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Environmental education is paramount to socio-economic development

Aug 12, 2016, 10:50 AM | Article By: Sheikh Alkinky Sanyang, NEA

The executive director of the National Environment Agency (NEA) has said that environmental education and sensitisation is one of the basic tools needed in molding school children to take responsibility of the destiny of the environment.

Ndey Siren Bakurin said transfer of knowledge into school children in particular and the public at large on sound environmental management and sustainable development guarantees a healthy environment for everyone.

She recently made these remarks during NEA’s presentation of assorted cleansing materials to more than 15 schools through its schools environment outreach programme.

She disclosed that creating linkages built on common understanding, through diverse communication methods including focus group discussions and field visits to schools and communities, can help one to take ownership of the environment and further spread the message on how to protect, improve and preserve it.

The schools that benefitted from NEA’s gesture were Talinding, Essau, Wesley, Bakau Newtown, Bakoteh-Proper, Sukuta, Brufut, Latrikunda Yeringanya, Old Jeshwang, Brikama, Sotokoi, Berefet, St George’s lower basic schools and Armitage Senior Secondary School.

At the presentation ceremonies held at the respective school grounds, Mrs Bakurin disclosed that environmental protection needs holistic efforts from all walks of life.

She also pointed out the importance of the Operations Clean the Nation (OCN), anti-littering regulation and its social benefits are to create a positive image, boost tourism potentials, and reduce the incidence of vector-borne diseases such as malaria in The Gambia.

Madam Bakurin said NEA’s schools environment outreach programme aims to inculcate environmental education knowledge and skills into the young school going children as they, in turn, can serve as agents of change.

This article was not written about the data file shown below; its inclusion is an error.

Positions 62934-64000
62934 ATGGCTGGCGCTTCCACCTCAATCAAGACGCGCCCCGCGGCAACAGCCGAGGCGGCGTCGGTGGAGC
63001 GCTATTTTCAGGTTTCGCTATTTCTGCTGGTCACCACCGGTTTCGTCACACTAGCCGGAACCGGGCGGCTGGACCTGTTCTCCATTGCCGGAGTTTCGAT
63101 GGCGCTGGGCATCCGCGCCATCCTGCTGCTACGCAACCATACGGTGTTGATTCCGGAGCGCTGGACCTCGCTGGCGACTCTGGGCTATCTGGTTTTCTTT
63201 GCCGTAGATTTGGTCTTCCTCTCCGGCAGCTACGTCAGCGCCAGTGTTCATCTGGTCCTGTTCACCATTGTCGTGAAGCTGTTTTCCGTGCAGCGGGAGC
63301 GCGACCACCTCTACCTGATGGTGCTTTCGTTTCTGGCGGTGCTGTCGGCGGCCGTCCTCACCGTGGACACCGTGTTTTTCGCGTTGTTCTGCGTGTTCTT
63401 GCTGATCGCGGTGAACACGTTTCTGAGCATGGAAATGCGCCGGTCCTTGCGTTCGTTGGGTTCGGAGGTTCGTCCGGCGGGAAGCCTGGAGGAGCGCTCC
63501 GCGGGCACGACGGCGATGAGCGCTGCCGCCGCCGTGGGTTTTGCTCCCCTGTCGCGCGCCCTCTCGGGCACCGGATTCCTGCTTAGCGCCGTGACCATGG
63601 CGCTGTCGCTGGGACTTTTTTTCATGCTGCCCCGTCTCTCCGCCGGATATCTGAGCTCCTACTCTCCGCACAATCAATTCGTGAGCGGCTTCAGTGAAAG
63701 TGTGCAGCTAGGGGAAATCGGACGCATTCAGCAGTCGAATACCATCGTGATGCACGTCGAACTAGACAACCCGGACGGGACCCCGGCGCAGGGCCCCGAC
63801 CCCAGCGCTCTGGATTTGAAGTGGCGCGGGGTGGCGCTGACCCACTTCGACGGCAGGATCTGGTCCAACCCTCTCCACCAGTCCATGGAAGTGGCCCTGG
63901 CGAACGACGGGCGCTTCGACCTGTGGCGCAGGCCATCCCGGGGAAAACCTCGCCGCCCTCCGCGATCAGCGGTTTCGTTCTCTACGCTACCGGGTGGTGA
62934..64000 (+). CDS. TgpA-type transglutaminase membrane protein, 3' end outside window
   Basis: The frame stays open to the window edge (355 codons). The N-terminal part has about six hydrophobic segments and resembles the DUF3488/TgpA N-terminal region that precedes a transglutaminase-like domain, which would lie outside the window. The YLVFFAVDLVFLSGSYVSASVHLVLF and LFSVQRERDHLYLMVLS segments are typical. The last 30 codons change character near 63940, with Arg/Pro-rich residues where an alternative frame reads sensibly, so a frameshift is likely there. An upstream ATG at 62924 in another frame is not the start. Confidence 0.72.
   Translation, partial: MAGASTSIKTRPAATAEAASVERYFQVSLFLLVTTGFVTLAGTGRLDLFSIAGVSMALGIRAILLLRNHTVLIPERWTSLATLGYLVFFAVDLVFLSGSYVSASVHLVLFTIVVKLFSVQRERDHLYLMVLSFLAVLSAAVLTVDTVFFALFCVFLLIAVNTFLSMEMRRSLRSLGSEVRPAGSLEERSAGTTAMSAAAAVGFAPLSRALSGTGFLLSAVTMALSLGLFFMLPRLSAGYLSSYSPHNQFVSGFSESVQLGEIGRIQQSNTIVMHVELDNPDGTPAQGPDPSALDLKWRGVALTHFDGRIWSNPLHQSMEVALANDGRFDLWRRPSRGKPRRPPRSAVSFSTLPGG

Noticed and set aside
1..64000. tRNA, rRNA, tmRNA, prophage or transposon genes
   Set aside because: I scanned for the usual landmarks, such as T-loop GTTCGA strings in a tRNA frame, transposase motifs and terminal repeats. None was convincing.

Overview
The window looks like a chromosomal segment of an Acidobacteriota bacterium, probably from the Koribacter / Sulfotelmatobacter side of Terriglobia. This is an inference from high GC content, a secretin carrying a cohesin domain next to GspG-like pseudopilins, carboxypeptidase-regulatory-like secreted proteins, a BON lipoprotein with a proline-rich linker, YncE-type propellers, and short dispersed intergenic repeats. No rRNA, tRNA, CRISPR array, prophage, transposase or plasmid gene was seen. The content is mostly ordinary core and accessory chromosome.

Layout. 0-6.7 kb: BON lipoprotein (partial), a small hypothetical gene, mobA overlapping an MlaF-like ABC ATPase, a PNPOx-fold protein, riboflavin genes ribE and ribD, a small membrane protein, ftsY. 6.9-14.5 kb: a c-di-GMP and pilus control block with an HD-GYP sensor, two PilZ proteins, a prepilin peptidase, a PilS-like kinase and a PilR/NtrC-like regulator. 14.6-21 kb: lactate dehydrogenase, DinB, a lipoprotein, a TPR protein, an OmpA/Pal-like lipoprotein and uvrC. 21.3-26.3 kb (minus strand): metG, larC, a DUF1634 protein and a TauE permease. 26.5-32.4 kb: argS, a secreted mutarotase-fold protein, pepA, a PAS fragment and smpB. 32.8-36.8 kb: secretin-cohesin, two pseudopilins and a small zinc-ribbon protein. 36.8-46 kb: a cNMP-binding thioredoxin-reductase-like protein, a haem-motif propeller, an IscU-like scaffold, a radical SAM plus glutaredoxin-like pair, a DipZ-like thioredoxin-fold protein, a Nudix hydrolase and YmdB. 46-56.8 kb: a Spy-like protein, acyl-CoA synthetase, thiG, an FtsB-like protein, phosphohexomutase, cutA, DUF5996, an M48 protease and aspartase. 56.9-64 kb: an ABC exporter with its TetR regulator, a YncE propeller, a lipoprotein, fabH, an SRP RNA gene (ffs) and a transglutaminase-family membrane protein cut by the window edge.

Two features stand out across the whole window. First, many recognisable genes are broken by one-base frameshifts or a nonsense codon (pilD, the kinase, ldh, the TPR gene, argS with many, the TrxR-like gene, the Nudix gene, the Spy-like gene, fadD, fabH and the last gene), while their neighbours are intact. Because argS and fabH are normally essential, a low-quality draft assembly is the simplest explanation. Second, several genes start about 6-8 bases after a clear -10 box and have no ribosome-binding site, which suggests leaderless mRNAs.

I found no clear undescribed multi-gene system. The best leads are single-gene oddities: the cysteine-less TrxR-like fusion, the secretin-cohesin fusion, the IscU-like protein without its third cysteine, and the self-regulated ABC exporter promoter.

Furthermore, she underlined the prominent role school children and mothers club in schools play in disseminating information in the communities, thus catalysing environmental action and behavioural change.

The presentations to schools also witnessed a conducted tour of the school premises including the school gardens and orchards. 

Madam Bakurin also met some members of the various schools’ mothers club who she said are always helpful in school operations.

At the presentation ground at Essau Lower Basic School in North Bank Region, NEA executive director thanked the school headmaster, staff and the school environment coordinator for what she described as dedicative and willingness to the development of the school’s environment agenda.

She revealed that the cleansing materials can, by extension, serve as teaching aids.

In receiving the assorted cleansing materials on behalf of the school, Headmaster Lamin Njai thanked the NEA for showing its magnanimity to his school and the community of Essau.

At Old Jeshwang Lower Basic, the NEA boss and entourage were received by Headmistress Sainbou Sanneh, the school’s environment coordinator Modou Lamin Badjie, school cluster monitor from MoBSE and members of staff.

In handing over the items, Madam Bakurin called for the sustainable utilisation of natural resources and taking ownership of the environment.

Old Jeshwang Lower Basic School Headmistress Sanneh paid tribute and appreciation to the NEA, saying the availability of such cleansing materials would boost their morals and efforts in keeping the school environment clean and greener. 

Headmaster Essa Jammeh and the school’s environment coordinator Ismaila Camara of Sotokoi Lower Basic School in the West Coast Region received NEA executive director accompanied by senior programme officer Aji Binta Kinteh and the NEA environmental education and communication team.

Mr Jammeh expressed profound appreciation to the agency and promised to transform and uplift the face of the school to an environmental friendly one.

At Banjul, in Wesley Lower Basic school, the NEA team was received by the headmistress, Armisdicia Jones, and the school’s environment coordinator, Abdoulie Joof.

At Sukuta Lower Basic, the NEA team was welcomed by the Headmaster Kebba Conteh, school environment coordinator Lamin Daffeh and cross-section of members of staff.

At Brufut Lower Basic School in the WCR, the deputy headmaster Malamin Badjie and the school environment coordinator George Trawally cheered the NEA team into the school.

At all these presentations, the NEA boss buttressed her agency’s stance to defend the environment and called on the schools to take ownership of the environment as the only home for mankind.